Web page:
If for any reason (target market, financial model, team, IP) venture capitalists are not interested in investing, the nonprofit route may be a better choice.


There’s some naiveté in unquestioningly buying into the “do good, do well”, “make money, make meaning” mantras. It all depends on how much really — “how much money” and “how much good” because pursuit of one might lower the outcome of the other.

For example, in education the good is in helping the underserved — the students from low-income families who often go to schools with limited resources and poor outcomes and present a greater need. But the money is in serving those who can pay — for example, the US parents who are willing to pay to help their child do better at school have created a market size of $608.1 million just for online tutoring.

There is no value judgement here as one could still doing some “good” by helping students even if going only for the tutoring dollars. But, for my company the mission was about improving equity in education, and repurposing our goals to only offer paid-tutoring just did not seem right for us.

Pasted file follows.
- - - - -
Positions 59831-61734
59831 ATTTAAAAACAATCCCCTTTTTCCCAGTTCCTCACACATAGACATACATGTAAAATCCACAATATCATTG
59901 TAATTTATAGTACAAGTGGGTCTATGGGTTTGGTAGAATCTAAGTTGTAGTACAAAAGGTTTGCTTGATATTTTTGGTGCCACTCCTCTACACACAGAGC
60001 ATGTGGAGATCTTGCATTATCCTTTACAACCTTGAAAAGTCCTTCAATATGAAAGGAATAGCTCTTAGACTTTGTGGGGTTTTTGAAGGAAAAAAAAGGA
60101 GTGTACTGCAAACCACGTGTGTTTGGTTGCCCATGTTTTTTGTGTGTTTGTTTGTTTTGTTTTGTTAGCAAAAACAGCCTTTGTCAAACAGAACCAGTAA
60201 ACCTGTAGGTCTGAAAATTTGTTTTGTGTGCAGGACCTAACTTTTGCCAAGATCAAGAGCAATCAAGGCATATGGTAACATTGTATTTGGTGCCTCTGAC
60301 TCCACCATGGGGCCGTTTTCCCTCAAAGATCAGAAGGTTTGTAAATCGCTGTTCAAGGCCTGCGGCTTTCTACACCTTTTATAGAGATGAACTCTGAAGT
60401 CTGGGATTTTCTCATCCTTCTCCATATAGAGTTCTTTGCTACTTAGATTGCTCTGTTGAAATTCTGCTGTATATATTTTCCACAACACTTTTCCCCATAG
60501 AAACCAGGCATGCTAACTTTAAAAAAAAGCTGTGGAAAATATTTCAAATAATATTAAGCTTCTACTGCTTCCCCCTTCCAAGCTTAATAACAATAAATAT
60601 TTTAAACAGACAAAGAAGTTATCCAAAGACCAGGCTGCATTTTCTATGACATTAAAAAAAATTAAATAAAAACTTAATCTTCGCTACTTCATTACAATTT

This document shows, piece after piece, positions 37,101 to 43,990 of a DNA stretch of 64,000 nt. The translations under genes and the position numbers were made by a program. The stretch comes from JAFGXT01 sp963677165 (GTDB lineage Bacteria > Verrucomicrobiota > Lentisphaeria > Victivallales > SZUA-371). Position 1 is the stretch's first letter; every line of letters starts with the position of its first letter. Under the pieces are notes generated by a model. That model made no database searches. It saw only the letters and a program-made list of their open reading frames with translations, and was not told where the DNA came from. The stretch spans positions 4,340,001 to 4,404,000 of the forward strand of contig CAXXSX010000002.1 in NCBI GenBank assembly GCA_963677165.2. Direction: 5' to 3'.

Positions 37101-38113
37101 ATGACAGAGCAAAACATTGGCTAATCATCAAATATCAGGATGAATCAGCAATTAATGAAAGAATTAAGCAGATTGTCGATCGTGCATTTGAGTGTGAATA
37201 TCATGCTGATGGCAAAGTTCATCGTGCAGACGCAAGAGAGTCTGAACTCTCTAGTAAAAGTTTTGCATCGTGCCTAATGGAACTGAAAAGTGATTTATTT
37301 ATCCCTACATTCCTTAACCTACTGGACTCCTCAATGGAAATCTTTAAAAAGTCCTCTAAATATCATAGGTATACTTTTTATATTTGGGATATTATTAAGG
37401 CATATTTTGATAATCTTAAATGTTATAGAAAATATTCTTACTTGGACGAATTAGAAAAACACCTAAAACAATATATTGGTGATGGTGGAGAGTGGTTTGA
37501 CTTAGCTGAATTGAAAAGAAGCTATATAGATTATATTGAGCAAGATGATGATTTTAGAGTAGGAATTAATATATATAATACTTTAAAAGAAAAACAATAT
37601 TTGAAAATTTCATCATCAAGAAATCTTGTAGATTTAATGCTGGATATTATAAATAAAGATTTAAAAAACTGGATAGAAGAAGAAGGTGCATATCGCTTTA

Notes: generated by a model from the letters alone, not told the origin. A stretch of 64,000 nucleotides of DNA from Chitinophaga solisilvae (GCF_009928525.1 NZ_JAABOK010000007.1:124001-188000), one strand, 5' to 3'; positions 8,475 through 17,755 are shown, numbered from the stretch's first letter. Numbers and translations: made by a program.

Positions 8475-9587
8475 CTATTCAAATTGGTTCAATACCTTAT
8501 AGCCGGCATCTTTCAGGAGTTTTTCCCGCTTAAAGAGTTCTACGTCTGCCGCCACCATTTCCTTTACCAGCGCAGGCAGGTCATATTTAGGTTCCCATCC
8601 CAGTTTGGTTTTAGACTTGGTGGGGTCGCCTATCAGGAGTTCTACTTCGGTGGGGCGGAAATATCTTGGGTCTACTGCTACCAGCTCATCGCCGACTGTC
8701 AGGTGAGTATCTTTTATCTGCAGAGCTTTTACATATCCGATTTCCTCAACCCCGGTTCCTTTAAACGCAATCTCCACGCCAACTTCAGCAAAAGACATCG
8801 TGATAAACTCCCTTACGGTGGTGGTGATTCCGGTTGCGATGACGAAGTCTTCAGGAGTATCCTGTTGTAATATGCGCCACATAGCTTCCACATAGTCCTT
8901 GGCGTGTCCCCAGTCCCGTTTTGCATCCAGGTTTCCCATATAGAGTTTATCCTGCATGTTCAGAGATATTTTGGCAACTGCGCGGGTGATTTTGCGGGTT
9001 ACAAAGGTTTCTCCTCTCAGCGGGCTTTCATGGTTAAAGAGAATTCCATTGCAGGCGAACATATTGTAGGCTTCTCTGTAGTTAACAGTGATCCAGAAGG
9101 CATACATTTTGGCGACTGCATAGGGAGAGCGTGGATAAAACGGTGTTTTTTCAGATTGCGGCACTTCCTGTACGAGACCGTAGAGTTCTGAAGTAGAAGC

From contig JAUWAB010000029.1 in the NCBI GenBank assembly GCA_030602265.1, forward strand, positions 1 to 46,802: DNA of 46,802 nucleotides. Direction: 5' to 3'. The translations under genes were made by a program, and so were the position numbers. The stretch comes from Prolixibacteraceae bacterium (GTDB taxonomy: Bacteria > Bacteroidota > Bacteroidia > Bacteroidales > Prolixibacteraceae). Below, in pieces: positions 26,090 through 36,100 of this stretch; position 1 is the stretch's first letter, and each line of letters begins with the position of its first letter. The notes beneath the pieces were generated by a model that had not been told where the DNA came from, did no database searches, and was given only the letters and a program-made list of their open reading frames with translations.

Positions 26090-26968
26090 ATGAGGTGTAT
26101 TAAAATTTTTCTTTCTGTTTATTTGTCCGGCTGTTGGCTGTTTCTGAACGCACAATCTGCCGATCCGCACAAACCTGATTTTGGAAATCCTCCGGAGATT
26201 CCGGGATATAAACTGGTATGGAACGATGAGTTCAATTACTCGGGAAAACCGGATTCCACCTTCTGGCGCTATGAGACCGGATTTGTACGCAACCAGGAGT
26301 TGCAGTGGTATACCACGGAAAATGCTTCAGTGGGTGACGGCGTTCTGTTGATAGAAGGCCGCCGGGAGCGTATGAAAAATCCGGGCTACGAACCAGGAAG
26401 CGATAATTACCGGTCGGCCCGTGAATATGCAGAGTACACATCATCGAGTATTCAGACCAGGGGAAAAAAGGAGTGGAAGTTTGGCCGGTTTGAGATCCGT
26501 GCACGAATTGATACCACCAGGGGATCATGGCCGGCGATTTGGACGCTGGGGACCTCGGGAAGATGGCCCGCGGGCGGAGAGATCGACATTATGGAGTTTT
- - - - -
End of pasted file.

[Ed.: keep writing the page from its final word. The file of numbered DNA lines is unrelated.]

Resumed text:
If changing the mission for the sake of more impressive revenues is undesirable, the nonprofit route may be a better choice.


The founders and the early-stage teams are the ones who’re going to do the heavy lifting to bring their companies to a point where scaling is a possibility. Their company’s direction is set by what drives them. If they have dreams of striking it big financially, they will not be interested in a nonprofit model. On the other hand, if social impact and the way it is delivered is important, they are more likely to gravitate towards the nonprofit approach.

But, nonprofits also need funding, though their funders are looking for a different kind of return on their investment. Nonprofit leaders also need to make pitches, show their capacity to grow sustainably and deliver the promised impact. They will often appeal to the emotions as well as to the logic and reason of funders, but they do not have to show how they will increase shareholder value. Getting funding for a nonprofit is an ongoing challenge and not at all an easy task, but it does take a different approach which might be a more comfortable fit for some entrepreneurs.

If social entrepreneurs are uncomfortable with their ability to single-mindedly go after rapid growth and profits, the nonprofit route may be a better choice.


It is critical to identify the primary target market for the company right at inception, though it is feasible that could change as the company learns what works and what doesn’t when it goes to market.